11 Lessons Learned Conducting Training Events in Virtual Worlds

Over the last three years I’ve planned, designed, and orchestrated a dozen learning events in the virtual world of Second Life.  I’ve been fortunate enough to work with extremely experienced and talented programmers, producers, content experts, scripters, and machinima artists from whom I have learned volumes about planning and staging successful learning events.  As I reflect on these experiences, I’ve drawn up a list of the top eleven (ten seemed so predictable…) most important lessons I’ve learned (as you might imagine, this list has a well-matched, ancestral double called,  “the most egregious mistakes I have made”).

1.    Train for a just-enough (and no more).

As with most virtual worlds, Second Life is chock-a-block full of intriguing possibilities.  You can fly, build, photograph, gesture, control the time of day!  In addition to all that, the interface is rich/complex and there is always more than one-way to accomplish any task.  It’s tempting, when introducing someone to a virtual world, to show them everything – or to show them just oonnnne more really cool skill as it might be the tipping point to infuse them with the enthusiasm you have for the possibilities.  However, I have finally learned to resist that temptation.  On their own, learners will perform a calculation – if the preparation for the learning event outstrips its value to them, they will deem it unsuccessful.  So it is in everyone’s best interest to keep the skills training to the barest minimum.  Not only that, most people can’t absorb tons of information in one sitting; I know that I didn’t – why should I expect that others will? Our pre-event training regimes include only those skills the learners will need in order to participate in the event and no more.

Learner Preparation < Value of Event

2.    Establish the learning goals upfront and use them as a filter.

In the early planning stages, work with your content experts and the program sponsor to establish a short and well-defined list of learning goals.  What is it that you want your learners to exit the program knowing?  That list will serve the team well in many ways. It will drive decisions about how to spend money (will that fun simulation help you meet the learning goals?), clarify how to allocate time on the agenda, and serve as a filter when the inevitable “mission creep” begins.

3.    Make sure your back up plan has a back up plan.

The old saying really is true, if it can go wrong, it will. I have seen so many “unexpected” problems crop up in every event I’ve been a part of – sound problems, connectivity hassles, access issues, electrical problems, region shut-downs, you name it.  It seems obvious, but the very best way to avoid these inevitable glitches ruining your event is to anticipate them and have a plan in place to address each one.  For example, it’s good to have phone numbers and/or skype IDs for all learner participants (if they have sound problems, you can always skype them in).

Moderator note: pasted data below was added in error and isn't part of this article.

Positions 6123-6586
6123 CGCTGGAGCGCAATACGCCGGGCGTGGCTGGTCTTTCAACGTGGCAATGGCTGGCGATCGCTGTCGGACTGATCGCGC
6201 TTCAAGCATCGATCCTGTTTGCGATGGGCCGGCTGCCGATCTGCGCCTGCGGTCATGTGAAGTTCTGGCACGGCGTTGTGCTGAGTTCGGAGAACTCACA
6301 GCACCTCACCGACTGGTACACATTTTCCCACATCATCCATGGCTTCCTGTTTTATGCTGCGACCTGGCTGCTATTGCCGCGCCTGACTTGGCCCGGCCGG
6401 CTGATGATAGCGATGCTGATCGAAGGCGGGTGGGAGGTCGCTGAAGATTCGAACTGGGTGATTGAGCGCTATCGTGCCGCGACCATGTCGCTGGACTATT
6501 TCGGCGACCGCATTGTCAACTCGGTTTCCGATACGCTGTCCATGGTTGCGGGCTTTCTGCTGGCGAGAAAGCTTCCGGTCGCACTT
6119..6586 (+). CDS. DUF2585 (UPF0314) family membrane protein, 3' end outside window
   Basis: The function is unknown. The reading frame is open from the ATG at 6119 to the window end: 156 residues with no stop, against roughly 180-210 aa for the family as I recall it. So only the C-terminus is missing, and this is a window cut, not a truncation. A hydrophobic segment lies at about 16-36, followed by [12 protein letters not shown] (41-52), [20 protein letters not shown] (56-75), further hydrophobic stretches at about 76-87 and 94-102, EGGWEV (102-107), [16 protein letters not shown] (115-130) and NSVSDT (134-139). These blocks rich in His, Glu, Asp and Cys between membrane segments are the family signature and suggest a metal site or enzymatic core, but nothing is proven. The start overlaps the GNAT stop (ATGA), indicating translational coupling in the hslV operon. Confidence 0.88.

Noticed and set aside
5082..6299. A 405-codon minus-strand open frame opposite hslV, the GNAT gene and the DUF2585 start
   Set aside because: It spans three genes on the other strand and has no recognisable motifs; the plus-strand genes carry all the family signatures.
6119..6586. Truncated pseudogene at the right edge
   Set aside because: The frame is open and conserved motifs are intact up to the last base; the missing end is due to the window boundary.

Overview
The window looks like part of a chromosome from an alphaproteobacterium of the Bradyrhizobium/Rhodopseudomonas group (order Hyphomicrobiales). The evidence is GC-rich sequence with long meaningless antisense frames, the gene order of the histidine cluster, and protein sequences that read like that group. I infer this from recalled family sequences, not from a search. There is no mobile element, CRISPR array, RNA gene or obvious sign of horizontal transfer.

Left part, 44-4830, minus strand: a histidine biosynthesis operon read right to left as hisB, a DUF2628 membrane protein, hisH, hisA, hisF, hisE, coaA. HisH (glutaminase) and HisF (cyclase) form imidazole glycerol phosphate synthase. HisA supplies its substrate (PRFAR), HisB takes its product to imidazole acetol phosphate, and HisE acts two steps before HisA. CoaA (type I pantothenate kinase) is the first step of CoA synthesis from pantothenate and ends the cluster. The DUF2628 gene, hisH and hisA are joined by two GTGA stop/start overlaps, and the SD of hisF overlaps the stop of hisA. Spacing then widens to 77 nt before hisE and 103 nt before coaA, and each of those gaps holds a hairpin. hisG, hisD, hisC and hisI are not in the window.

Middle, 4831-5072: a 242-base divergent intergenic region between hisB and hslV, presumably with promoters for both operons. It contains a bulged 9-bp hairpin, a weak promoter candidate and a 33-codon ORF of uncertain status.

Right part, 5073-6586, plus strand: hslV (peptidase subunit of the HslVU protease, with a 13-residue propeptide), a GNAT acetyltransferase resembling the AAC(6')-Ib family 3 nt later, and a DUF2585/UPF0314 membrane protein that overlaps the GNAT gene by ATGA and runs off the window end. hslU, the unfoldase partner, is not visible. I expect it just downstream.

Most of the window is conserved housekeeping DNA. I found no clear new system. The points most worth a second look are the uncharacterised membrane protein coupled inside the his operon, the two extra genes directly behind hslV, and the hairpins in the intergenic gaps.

4.    The power of two facilitators.

Our learning events always include a content expert who has worked with us to develop the session’s content and then, typically, serve the lecturer/facilitator role.  We now recommend two facilitators.  Hopefully you can line up colleagues, who are used to working together, but it can work equally well with experts who you bring together for the cause.  Why two?  It’s helpful for the learner to hear two perspectives, two voices and it improves the event’s flow to hand-off one to the other.  Very importantly, while one is speaking/leading, the other can monitor the local chat, provide feedback, and address content questions that arise.  If the instructional design calls for small group work, then you instantly have two small group leaders (voila!). They also serve as back-ups for each other (if one is having sound problems, the other can pinch hit).

5.    Measure twice, cut once.

That age-old seamstress mantra totally applies here. There is just no substitute for rehearsals where you can go through your program to work out all the kinks. Run your facilitators, producers, and other program staff through at least one full rehearsal, preferably two.  If the calendar doesn’t permit time for two, full rehearsals, then opt for a “blocking” rehearsal.  That is, rehearse all the transitions, without the intervening content (when people come on, go off, all the movements and transitions).